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US and UK Collaborate on Clean Water Initiatives


Clean WaterA new transatlantic collaboration, Clean Water for All, will bring leading water engineers from the United States and the UK together to tackle problems of providing clean, sustainable water supplies.

The 2013 Global Grand Challenges Summit initiative between the national academies of engineering in the UK and US brings together leading international engineers, innovators, and policy makers to share ideas on solutions to the world’s most pressing challenges.

Clean water is critical global issue and lack of it has major societal, health, and economic implications. It has been identified by the international research community, including the US National Academy of Engineering, as a grand challenge for engineering in the area of sustainability.

This event is based on the understanding that solutions to these challenges rely on interdisciplinary and international cooperation. The UK Engineering and Physical Sciences Research Council (EPSRC) and National Science Foundation (NSF) announced a joint, parallel activity to encourage collaborative research between leading researchers and students from the UK and US.

Current engineering portfolios in both the UK and US will benefit by the supplementation of existing grants.

The University of Exeter will collaborate with The University of Utah and The University of Arizona to make urban water systems more sustainable and resilient.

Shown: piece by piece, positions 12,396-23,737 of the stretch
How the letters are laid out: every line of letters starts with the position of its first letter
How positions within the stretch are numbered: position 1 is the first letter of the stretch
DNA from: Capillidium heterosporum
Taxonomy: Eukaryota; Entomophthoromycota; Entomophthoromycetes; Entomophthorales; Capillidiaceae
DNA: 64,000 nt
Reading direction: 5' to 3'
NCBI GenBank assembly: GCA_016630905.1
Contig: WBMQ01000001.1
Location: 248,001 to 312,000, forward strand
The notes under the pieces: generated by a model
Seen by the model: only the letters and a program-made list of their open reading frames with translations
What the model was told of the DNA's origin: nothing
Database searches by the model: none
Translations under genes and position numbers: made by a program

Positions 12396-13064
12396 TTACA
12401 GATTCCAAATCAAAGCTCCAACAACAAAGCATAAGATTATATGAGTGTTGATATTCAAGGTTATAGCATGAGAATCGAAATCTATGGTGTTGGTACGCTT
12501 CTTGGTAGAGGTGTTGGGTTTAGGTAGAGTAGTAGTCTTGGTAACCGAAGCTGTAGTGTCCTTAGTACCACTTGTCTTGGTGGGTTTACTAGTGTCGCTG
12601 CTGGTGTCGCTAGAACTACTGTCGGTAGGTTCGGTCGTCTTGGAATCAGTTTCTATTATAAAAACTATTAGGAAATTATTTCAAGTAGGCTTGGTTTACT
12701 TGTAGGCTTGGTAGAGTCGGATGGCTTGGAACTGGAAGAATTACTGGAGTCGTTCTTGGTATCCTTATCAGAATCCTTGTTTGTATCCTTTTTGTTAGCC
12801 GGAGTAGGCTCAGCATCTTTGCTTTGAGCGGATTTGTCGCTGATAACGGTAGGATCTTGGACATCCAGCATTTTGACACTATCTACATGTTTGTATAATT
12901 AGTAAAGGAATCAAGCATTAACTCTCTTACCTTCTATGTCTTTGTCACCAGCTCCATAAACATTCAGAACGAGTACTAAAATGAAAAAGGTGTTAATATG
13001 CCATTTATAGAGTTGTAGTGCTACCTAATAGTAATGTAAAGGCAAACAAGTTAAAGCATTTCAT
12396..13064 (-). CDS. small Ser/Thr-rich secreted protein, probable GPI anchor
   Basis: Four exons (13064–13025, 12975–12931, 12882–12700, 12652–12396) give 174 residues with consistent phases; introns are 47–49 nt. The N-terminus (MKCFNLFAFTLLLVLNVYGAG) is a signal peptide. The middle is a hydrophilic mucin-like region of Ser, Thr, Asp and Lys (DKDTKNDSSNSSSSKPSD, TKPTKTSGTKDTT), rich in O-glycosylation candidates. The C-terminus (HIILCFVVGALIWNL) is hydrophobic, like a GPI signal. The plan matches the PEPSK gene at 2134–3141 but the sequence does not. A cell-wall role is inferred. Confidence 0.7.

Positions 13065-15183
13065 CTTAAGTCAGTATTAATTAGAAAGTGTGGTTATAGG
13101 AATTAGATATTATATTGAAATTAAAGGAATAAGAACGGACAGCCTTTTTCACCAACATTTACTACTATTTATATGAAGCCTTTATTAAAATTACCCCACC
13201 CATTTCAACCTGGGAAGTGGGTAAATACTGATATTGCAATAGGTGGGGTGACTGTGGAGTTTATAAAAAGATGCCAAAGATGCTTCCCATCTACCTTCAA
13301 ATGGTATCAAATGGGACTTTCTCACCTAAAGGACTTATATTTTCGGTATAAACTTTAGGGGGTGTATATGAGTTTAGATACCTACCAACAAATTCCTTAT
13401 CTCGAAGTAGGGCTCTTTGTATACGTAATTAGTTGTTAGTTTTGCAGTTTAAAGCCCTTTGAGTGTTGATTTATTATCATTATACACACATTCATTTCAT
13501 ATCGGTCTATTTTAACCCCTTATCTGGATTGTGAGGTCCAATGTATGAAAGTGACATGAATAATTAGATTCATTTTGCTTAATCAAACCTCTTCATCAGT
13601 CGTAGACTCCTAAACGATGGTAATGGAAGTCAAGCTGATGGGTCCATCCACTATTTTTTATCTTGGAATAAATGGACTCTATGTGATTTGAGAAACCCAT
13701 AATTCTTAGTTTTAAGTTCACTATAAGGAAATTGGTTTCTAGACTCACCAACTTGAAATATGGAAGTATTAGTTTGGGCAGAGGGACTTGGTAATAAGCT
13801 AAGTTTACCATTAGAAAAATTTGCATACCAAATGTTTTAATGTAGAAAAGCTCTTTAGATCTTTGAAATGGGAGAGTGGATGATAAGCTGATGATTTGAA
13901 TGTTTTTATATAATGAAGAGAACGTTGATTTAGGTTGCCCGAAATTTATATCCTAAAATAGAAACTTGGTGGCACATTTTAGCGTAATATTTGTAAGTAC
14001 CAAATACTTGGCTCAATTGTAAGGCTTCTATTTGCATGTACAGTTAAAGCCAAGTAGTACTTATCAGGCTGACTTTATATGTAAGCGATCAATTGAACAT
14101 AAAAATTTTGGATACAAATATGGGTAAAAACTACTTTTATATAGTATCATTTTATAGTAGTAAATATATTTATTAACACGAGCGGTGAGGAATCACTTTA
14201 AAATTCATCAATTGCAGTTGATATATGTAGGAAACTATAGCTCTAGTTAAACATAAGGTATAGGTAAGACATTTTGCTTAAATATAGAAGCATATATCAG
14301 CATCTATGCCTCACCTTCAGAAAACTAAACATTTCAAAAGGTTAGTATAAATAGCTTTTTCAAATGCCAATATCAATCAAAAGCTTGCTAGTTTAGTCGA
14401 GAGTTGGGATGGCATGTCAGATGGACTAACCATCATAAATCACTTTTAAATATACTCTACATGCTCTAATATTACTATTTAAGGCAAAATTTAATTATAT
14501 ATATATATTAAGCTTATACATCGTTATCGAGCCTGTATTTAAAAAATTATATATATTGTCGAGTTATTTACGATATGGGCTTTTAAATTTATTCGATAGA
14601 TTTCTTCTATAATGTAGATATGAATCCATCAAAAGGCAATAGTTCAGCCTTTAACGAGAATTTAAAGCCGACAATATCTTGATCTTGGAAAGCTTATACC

The University of Glasgow is exploring new technologies such as synthetic biology, nanomaterial science, and bio-electrochemical systems and applying them to water engineering.

The University of Sheffield will hold a symposium to investigate water re-use in urban areas.

The University of Oxford, University of Massachusetts, and Sandia National Laboratory will evaluate how best to use algorithms to improve methodologies to assess risks to water security.

Research groups from the Universities of Nottingham, Cambridge, and Leeds, along with Cranfield University, University of the West of England, London School of Economics, Newcastle University, and Heriot-Watt University are working on a research project to deliver and evaluate multiple flood risk benefits in blue-green cities.

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